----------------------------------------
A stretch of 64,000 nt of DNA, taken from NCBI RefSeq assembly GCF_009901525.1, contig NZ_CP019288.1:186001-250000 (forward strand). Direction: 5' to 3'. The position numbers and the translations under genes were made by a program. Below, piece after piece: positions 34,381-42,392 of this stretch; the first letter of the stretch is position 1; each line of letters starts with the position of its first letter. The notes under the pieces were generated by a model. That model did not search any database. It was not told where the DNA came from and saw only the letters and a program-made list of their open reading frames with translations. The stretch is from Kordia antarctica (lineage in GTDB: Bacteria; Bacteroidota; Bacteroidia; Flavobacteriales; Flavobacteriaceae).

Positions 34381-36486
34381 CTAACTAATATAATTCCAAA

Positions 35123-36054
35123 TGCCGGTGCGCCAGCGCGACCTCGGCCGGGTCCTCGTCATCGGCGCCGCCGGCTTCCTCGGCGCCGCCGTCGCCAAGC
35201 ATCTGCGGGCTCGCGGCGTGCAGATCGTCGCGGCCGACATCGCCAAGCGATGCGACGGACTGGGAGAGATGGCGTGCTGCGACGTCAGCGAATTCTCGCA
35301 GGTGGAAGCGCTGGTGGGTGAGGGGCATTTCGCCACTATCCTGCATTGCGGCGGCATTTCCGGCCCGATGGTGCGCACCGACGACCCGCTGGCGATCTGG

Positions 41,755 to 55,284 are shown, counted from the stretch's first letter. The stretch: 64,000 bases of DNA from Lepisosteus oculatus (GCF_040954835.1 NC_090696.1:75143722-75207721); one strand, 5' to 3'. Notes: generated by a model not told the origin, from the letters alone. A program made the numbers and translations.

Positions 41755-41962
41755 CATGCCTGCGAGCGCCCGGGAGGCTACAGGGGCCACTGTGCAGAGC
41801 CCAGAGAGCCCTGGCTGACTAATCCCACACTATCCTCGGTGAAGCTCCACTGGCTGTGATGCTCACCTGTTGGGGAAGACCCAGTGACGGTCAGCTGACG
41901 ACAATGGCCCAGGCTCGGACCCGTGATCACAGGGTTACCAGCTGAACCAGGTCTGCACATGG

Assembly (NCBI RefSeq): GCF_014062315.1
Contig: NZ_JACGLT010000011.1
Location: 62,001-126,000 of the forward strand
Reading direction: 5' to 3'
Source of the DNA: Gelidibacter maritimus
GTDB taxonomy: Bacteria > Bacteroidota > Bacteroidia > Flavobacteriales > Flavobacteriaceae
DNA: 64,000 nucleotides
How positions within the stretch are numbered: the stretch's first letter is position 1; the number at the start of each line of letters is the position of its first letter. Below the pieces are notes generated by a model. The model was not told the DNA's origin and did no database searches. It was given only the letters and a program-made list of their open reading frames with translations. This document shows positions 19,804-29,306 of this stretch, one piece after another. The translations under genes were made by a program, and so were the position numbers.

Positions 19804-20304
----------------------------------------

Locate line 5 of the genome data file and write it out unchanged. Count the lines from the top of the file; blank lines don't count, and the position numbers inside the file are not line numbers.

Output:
35123 TGCCGGTGCGCCAGCGCGACCTCGGCCGGGTCCTCGTCATCGGCGCCGCCGGCTTCCTCGGCGCCGCCGTCGCCAAGC